Automatic Packet Reporting System
Automatic Packet Reporting System (APRS) is an amateur radio-based system for real time tactical digital communications of information of immediate value in the local area. In addition, all such data is ingested into the APRS Internet System (APRS-IS) and distributed globally for ubiquitous and immediate access. Along with messages, alerts, announcements, and bulletins, the most visible aspect of APRS is its map display. Anyone may place any object or information on his or her map, and it is distributed to all maps of all users in the local RF network or monitoring the area via the Internet. Any station, radio, or object that has an attached GPS is automatically tracked. Other prominent map features are weather stations, alerts and objects and other map-related amateur radio volunteer activities including Search and Rescue and signal direction finding.
APRS has been developed since the late 1980s by Bob Bruninga, callsign WB4APR, currently a senior research engineer at the United States Naval Academy. He still maintains the main APRS website. The acronym "APRS" was derived from his callsign.
In its most widely used form, APRS is transported over the AX.25 protocol using 1200 bit/s Bell 202 AFSK on frequencies located within the 2 meter amateur band.
Sample APRS VHF frequencies
- 144.390 MHz – Colombia, Chile, Indonesia, North America
- 144.575 MHz – New Zealand 
- 144.660 MHz – Japan
- 144.800 MHz – South Africa, Europe, Russia
- 144.930 MHz – Argentina, Uruguay
- 145.175 MHz – Australia
- 145.570 MHz – Brazil
- 145.525 MHz – Thailand
An extensive digital repeater, or "digipeater," network provides transport for APRS packets on these frequencies. Internet gateway stations (IGates) connect the on-air APRS network to the APRS Internet System (APRS-IS), which serves as a worldwide, high-bandwidth backbone for APRS data. Stations can tap into this stream directly, and a number of databases connected to the APRS-IS allow web-based access to the data as well as more advanced data-mining capabilities. A number of low-earth orbiting satellites, including the International Space Station, are capable of relaying APRS data.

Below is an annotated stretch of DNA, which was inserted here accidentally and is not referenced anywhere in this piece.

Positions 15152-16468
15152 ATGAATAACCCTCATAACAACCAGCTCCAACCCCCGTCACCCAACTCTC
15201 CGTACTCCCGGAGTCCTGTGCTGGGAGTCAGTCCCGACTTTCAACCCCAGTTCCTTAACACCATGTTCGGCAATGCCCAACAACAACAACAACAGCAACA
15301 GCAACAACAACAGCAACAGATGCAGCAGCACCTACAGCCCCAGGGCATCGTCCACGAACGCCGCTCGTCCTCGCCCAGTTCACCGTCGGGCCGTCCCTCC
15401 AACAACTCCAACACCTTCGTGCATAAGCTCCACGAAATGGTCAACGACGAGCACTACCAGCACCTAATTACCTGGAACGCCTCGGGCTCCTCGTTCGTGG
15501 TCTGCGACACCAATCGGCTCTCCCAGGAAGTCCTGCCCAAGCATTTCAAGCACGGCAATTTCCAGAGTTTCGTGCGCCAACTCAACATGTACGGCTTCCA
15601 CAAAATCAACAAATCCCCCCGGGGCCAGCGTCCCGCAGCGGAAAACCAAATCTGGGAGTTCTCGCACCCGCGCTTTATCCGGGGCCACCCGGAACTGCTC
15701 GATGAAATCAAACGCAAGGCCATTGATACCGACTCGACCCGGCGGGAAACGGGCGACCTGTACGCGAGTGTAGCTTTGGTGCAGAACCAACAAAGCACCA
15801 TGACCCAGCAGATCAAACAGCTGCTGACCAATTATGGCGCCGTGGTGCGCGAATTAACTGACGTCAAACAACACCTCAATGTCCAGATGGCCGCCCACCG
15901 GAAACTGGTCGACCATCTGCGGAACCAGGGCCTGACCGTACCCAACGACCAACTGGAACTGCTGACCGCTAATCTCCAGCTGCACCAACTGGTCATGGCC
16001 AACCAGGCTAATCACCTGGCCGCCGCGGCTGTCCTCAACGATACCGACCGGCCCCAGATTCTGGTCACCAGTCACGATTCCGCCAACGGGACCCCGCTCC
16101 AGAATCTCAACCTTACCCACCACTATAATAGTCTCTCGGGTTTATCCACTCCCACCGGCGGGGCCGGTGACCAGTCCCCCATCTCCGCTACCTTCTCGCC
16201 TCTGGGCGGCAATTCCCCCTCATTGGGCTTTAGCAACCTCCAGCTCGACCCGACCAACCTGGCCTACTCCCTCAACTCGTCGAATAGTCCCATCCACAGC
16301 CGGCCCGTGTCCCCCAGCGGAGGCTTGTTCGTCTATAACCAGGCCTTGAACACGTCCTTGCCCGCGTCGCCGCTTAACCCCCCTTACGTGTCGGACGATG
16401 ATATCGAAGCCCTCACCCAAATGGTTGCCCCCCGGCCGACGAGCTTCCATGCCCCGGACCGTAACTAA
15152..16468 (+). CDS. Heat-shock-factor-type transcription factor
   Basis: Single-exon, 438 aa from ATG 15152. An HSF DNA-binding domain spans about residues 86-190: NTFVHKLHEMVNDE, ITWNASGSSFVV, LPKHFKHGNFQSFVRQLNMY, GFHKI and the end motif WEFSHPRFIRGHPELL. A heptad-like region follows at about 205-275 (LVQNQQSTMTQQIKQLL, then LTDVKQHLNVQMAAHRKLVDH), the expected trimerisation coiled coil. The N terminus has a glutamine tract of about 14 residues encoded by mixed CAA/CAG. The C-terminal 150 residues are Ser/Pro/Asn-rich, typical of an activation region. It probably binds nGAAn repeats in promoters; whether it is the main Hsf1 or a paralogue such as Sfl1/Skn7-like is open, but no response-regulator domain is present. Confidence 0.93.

While APRS is not a vehicle tracking system, I currently have that capability in one of my vehicles. But APRS is much more than that, it is a two-way tactical real-time digital communications system between all assets in a network sharing information about everything going on in the local area. On ham radio, this means if something is happening now, or there is information that could be valuable to you, then it should show up on your APRS radio in your mobile.
The APRS setup in my vehicles are:
- Chevy Suburban - AB1JU-12
- Chevy Cruze - Not available
What's that number after the callsign??
That number is referred to as an SSID - Station Set Identifier. This allows someone to run multiple stations under their callsign. The generally accepted purpose of each number is below:
- -0 Your primary station; usually fixed and message capable
- -1 generic additional station, digi, mobile, wx, etc
- -2 generic additional station, digi, mobile, wx, etc
- -3 generic additional station, digi, mobile, wx, etc
- -4 generic additional station, digi, mobile, wx, etc
- -5 Other networks (Dstar, Iphones, Androids, Blackberry's etc)
- -6 Special activity, Satellite ops, camping or 6 meters, etc
- -7 walkie talkies, HT's or other human portable
- -8 Secondary Main Mobile or boats, sailboats, RV's
- -9 Primary Mobile (usually message capable)
- -10 internet (including smartphones), Igates, echolink, winlink, AVRS, APRN, etc
- -11 balloons, aircraft, spacecraft, etc
- -12 Alternate Mobile, APRStt, DTMF, RFID, devices, one-way trackers, etc
- -13 Weather stations
- -14 Truckers or generally full time drivers
- -15 generic additional station, digi, mobile, wx, etc